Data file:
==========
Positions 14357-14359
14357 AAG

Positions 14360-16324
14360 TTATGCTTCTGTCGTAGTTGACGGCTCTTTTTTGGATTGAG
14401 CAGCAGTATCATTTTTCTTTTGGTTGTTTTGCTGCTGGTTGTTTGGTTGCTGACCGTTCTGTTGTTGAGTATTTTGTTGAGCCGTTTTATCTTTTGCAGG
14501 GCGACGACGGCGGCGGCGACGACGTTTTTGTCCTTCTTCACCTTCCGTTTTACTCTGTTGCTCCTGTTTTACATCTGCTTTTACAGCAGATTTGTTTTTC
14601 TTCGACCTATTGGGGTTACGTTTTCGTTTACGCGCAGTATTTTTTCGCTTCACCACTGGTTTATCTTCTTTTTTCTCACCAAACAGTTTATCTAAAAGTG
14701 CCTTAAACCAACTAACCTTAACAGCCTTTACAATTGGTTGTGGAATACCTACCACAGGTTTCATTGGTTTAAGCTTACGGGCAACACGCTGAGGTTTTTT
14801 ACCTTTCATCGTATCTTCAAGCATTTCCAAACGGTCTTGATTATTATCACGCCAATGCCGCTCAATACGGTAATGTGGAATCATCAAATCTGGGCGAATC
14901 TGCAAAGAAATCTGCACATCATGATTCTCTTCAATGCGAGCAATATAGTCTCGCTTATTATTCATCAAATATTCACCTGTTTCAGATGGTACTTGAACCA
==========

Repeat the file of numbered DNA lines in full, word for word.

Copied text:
Positions 14357-14359
14357 AAG

Positions 14360-16324
14360 TTATGCTTCTGTCGTAGTTGACGGCTCTTTTTTGGATTGAG
14401 CAGCAGTATCATTTTTCTTTTGGTTGTTTTGCTGCTGGTTGTTTGGTTGCTGACCGTTCTGTTGTTGAGTATTTTGTTGAGCCGTTTTATCTTTTGCAGG
14501 GCGACGACGGCGGCGGCGACGACGTTTTTGTCCTTCTTCACCTTCCGTTTTACTCTGTTGCTCCTGTTTTACATCTGCTTTTACAGCAGATTTGTTTTTC
14601 TTCGACCTATTGGGGTTACGTTTTCGTTTACGCGCAGTATTTTTTCGCTTCACCACTGGTTTATCTTCTTTTTTCTCACCAAACAGTTTATCTAAAAGTG
14701 CCTTAAACCAACTAACCTTAACAGCCTTTACAATTGGTTGTGGAATACCTACCACAGGTTTCATTGGTTTAAGCTTACGGGCAACACGCTGAGGTTTTTT
14801 ACCTTTCATCGTATCTTCAAGCATTTCCAAACGGTCTTGATTATTATCACGCCAATGCCGCTCAATACGGTAATGTGGAATCATCAAATCTGGGCGAATC
14901 TGCAAAGAAATCTGCACATCATGATTCTCTTCAATGCGAGCAATATAGTCTCGCTTATTATTCATCAAATATTCACCTGTTTCAGATGGTACTTGAACCA